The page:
For we’ve been going through the same ravaging fire and still are, every day, under the same enormous strain of not knowing our way out yet. The crisis is a catalyst that shocked into change not only industries, businesses, and environments but also lives and livelihoods. Busy with physical survival in a world fraught with political, economic, and social unrest, we prioritize the quantifiable and the immediate and forget the ineffable even though we’re well aware that it makes the very fabric of our lives. Paying attention to seasonal fashion styles may seem off the point right now. But before we rush to dismiss it as shallow, it’s worth confronting the elephant in the room – is fashion still relevant or even realistic in the post-pandemic world? Do the fall-winter trends set before the crisis, in live fashion shows staged for cheerfully mingling audiences oblivious to what would become the immutable rule of social distancing or the new normal, still represent us and the times we are living through? Do they have any sense of realness to them at all?

Because, let’s face it, at some point in the coming months we are all going to wake up and walk out from the lockdowns and relaxation rollbacks into the post-COVID world as normal people, ready for a fresh start. We’ll sort out what we lost and what we saved in the fire, and decide how we want to move on. We’ll come to terms with the fact that while nothing is as it used to be, some things we came to value like never before – love, friendship, family, the human touch, the beauty we find in life, our emotions, our joie de vivre, the eyes through which we see the world, and all the things that make each of us unique. After months of isolation and boredom with nothing but a Zoom screen to dress for, we’ll finally have to pick what to wear to best illustrate our new narrative; what to wear to celebrate a rediscovered world of humanity, fragility, intimacy, beauty, and forgiveness.

Shu Qi by Joshua Lin

Jil Sander

Alexander McQueen


From all the Fall 2020 designers’ collections photographed during the lockdown, the #ValentinoEmpathy Campaign stands apart by putting at its core precisely “the one emotion that shines through the brightest in this age of social distancing”. Valentino’s Pierpaolo Piccioli promoted equality using the humanity of individuals to depict their feelings and emotions, despite age, gender, race, and disposition. Fashion’s biggest names starred in this campaign – willing to illustrate how what makes us different from one another is what brings humanity together as one, and they have also donated their fees to the fight against COVID-19. Valentino brand donated what it would’ve spent on the shoot – one million euros – to Rome’s Lazzaro Spallanzani Hospital.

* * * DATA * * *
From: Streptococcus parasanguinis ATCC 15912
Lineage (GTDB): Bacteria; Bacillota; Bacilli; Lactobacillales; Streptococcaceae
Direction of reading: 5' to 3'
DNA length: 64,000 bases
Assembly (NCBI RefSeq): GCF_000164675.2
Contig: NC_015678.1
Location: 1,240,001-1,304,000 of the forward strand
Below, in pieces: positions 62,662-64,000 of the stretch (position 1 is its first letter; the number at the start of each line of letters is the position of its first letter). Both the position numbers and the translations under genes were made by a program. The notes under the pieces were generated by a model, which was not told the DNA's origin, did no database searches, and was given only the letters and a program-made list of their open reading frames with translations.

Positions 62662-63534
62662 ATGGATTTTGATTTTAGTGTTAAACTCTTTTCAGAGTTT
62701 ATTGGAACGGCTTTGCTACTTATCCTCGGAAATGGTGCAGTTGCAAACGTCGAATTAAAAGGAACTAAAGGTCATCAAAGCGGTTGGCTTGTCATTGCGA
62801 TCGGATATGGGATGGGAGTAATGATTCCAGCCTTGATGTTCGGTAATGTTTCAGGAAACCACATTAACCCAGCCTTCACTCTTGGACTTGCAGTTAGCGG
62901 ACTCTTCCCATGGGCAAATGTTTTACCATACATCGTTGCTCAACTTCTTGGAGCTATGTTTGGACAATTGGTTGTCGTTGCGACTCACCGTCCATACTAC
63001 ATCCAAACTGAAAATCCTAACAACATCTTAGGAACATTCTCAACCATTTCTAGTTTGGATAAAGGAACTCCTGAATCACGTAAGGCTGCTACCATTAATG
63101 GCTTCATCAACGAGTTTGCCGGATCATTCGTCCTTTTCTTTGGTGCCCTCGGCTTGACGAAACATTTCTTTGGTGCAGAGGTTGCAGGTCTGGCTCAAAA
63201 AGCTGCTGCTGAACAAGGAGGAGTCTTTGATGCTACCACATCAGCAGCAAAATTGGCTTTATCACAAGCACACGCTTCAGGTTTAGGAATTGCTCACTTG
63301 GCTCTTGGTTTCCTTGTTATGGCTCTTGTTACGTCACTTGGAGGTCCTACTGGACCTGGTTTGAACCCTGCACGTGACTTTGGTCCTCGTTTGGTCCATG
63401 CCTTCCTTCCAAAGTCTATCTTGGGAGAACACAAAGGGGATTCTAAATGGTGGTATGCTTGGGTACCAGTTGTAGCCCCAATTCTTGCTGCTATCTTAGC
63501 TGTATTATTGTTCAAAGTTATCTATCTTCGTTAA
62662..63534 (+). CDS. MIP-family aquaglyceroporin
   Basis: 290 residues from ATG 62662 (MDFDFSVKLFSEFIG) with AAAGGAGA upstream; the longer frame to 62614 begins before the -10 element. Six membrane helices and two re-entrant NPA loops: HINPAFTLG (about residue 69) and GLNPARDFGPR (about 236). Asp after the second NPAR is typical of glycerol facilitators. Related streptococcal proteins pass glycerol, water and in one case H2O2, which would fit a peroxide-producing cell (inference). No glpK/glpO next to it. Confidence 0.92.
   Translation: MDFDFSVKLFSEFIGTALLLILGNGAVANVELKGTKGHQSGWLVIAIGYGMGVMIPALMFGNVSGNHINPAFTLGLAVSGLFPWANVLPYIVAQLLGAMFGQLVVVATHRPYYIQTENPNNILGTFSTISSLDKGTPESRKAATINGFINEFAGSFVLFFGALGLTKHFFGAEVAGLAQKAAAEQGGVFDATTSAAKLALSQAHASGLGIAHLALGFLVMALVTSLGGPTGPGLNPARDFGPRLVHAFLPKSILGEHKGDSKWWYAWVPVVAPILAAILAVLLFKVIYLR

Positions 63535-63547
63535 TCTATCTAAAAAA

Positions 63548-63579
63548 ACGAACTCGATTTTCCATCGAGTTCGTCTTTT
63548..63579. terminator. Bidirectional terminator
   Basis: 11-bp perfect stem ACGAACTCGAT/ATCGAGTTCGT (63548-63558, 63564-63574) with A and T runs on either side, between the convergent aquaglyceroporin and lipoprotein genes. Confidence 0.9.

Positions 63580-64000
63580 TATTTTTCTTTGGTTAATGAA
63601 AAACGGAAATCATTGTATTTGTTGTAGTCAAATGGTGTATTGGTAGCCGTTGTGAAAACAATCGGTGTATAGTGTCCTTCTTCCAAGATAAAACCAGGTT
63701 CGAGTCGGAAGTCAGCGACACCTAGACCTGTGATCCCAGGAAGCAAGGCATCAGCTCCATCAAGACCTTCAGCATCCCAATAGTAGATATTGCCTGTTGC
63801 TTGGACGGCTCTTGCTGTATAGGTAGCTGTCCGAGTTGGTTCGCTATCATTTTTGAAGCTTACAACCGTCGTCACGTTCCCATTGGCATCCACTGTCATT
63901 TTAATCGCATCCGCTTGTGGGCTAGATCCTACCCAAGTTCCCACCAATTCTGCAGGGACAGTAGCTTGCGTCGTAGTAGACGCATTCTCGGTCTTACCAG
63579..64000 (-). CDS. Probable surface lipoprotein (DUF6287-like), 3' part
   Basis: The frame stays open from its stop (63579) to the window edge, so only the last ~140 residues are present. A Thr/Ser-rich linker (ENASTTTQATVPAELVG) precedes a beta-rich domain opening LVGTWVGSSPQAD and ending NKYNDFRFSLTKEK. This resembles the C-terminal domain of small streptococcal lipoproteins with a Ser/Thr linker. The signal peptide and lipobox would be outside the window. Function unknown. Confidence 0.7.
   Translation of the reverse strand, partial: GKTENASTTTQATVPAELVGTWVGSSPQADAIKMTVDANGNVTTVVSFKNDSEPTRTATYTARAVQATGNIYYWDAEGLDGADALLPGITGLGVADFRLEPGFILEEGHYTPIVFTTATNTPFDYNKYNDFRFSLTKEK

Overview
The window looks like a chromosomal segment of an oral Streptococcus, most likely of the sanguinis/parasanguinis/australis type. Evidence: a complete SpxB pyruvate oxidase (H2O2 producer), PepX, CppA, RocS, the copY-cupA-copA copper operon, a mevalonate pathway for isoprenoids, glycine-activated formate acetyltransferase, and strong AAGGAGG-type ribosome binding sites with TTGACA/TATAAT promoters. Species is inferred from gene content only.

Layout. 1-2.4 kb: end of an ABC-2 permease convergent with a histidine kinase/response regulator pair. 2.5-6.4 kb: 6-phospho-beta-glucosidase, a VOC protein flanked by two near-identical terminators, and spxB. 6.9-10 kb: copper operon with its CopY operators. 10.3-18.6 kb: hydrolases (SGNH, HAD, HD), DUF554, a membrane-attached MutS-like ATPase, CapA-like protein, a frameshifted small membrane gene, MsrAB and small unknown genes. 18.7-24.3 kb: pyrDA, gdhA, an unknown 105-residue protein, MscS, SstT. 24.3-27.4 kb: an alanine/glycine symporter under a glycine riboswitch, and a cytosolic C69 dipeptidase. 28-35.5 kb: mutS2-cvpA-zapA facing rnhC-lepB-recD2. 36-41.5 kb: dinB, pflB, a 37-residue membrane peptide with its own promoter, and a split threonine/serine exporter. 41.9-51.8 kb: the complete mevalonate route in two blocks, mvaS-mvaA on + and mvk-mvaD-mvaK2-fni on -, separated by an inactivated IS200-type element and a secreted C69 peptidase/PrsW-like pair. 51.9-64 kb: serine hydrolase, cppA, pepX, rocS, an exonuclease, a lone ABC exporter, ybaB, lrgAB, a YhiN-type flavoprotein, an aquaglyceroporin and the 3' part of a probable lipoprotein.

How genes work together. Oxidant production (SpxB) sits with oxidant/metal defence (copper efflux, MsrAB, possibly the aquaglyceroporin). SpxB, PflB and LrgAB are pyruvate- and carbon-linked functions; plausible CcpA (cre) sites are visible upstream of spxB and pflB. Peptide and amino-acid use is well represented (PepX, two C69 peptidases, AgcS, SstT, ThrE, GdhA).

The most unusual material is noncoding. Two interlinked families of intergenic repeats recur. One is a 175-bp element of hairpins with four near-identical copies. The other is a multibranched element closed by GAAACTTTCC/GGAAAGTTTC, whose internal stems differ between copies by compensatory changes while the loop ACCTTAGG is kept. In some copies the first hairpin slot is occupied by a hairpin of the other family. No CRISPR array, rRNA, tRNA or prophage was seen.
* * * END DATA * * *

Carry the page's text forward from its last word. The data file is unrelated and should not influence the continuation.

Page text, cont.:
To answer the obvious question: what are the main fashion trends for the upcoming cold season, I have to say that common sense is the rule of thumb. Good clothes do not have to be fashionable, in the sense of being the latest thing. They have, however, to be timeless. Creativity and lasting quality are paramount. The rest is imagination and reinvention of what we turn to for comfort, safety, and a sense of belonging.

For the Fall-Winter 2020/21, we get to pick up the perfect dose of Romantic, Playful, and Strong. Nothing is new in the sense of unheard of. We know what Romantic means – ruffles, fringes, capes, velvet, silver shimmering, Bohemian-chic. We understand the escapism offered by Playful styles through fantasy dresses, lingerie-on-the-outside sexiness, statement collars and sleeves, or sweet memories of childhood’s dolls. And we’ve experienced many times before the empowerment provided by a broad shoulder-line, the sense of protection offered by leather cladding, the dignity put into effect by beautiful long coats, and the seduction of the Dominatrix, Matrix or Biker bravura. Strong will never go out of fashion. Nor will it cease to stand for our prevailing sense of humor, audacity, and avant-gardism.

Nevertheless, it’s not over yet. We are still on the brink of collapse. We lost irreplaceable things in this crisis and this loss changed us forever. We barely fathom how the other side of it looks, and we aren’t sure whether we are alone in this or we are all one. We’ve understood by now that we cannot continue to hear without listening, watch without seeing, speak without meaning, or touch without feeling. Not sure what’s worth saving, some of us may just fold and quit, admitting defeat. Some may continue the unrest – unsure what they fight for and why. Some may continue to believe that two wrongs make a right. Some may take the risk to save the healing recipe of forgiveness. Nothing more than fleeting glimpses of things in between.

There is only one way to look at the world and see the image of after. It shows the life-changing power of defining humanity, at last, for oneself.

Some of us will find this way.